Use as a route for long-distance passenger traffic was brief. With the connection of the Boxtel Railway to the bridge over the Rhine at Wesel before the First World War, a long-distance connection was established on the (London–) Vlissingen–Wesel–OsnabrückBerlin–Eydtkuhnen (now Chernyshevskoye)–Saint Petersburg route. This service was no longer necessary after the First World War due to the lack of passengers as a result of hyperinflation and the dislocation to operations caused by the occupation of the Ruhr.

Also the line had little significance for local transport, since it bypassed the Ruhr area and there was almost no demand for travel in the directions that it ran.

Ironically, the Wesel–Haltern section was later especially important as an access route to new coal mines when mining was extended to the north of the Ruhr.

ClosureEdit

 
Haltern-Rhine section

In 1936, at the instigation of the Maatschappij tot Exploitatie van Staatsspoorwegen (Company for the Exploitation of the State Railways, the operator of the section of the line in the Netherlands), the section between Venlo, Straelen and Geldern Ost was closed, abandoning international traffic for the first time.

During the Second World War the line was put back into service at the behest of the German military and served to supply the Western Front. When Allied troops invaded, the Wesel railway bridge was blown up on 10 March 1945 by German military engineers.

After the war, services were resumed with the help of a temporary bridge, but on 29 May 1960, the last passenger train ran between Geldern and Wesel. Two years later, passenger services were also closed between Haltern and Wesel.

Freight traffic was closed in several steps. First, on 30 September 1962, it was closed between Schermbeck and Drevenack, then, on 1 August 1963, it was closed between Menzelen West and Bönninghardt and, on 28 February 1967, it was closed between Bönninghardt and Straelen. On 26 May 1974, this was followed by the closure of the section between Drevenack and Wesel, on 1 October 1985, the closure of the section between Hervest-Dorsten and Schermbeck and finally, on 29 May 1988, the closure between Haltern and Hervest-Dorsten.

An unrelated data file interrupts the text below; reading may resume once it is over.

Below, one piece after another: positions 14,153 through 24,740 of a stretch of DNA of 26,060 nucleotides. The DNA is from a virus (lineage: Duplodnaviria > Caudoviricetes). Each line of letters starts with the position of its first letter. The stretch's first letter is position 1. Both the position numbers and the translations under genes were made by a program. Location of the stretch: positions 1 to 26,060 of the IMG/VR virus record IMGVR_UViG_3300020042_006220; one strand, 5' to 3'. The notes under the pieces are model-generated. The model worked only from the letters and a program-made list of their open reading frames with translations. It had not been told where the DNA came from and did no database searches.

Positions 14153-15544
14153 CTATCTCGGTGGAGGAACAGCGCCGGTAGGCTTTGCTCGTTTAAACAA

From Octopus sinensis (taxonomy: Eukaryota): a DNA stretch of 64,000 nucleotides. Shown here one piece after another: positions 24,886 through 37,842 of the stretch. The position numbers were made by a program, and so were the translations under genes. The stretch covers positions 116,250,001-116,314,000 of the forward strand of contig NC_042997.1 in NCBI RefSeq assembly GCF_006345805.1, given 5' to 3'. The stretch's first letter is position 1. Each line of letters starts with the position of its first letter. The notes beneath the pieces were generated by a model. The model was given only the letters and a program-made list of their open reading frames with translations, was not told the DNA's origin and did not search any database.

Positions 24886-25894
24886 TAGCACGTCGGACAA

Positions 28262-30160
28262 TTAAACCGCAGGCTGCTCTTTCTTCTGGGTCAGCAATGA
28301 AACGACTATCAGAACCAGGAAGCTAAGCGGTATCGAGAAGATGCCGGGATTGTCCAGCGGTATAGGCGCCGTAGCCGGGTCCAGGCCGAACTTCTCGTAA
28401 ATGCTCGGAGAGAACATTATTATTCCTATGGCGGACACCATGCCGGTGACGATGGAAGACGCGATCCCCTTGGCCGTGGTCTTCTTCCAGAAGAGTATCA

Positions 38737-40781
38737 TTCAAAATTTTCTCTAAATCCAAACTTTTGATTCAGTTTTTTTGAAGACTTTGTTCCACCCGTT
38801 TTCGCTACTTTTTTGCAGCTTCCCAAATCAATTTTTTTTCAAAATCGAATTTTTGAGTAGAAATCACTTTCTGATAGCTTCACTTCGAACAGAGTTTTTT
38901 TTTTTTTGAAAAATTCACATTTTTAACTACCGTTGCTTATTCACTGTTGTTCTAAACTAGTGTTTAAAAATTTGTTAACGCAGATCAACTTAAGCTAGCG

Between 1975 and 1992, the closed line was gradually dismantled.

Current situationEdit

The remaining track between the 9.1 and 16.0 km mark is now used only as a siding by the RWE company to its Kusenhorst substation. The track between the 32.7 and 41.1 km mark is mainly used by the RWE company.

The section of the line between Büderich and Menzelen West Tief West of the Rhine became part of line 2517 in 2003 and now serves as a rail connection between the ESCO salt mine in Borth and the Lower Rhine Railway.[4]

NotesEdit

  1. ^ Eisenbahnatlas Deutschland (German railway atlas). Schweers + Wall. 2017. pp. 50, 51. ISBN 978-3-89494-146-8.
  2. ^ "Line 2002: Haltern - Büderich". NRW Rail Archive (in German). André Joost. Retrieved 23 February 2012.
  3. ^ "Line 2003: Büderich - Venlo Erft canal". NRW Rail Archive (in German). André Joost. Retrieved 23 February 2012.
  4. ^ a b "Line 2517: Büderich - VenloErftkanal". NRW Rail Archive (in German). André Joost. Retrieved 23 February 2012.

ReferencesEdit

  • Wolfgang Klee (1991). "Turmbahnhöfe". Eisenbahn-Magazin (in German) (12): 34ff.
  • Rolf Swoboda (2010). Venloer Bahn. Haltern – Wesel – Venlo (in German). Berlin: Verlag Bernd Neddermeyer. ISBN 978-3-941712-04-1.

External linksEdit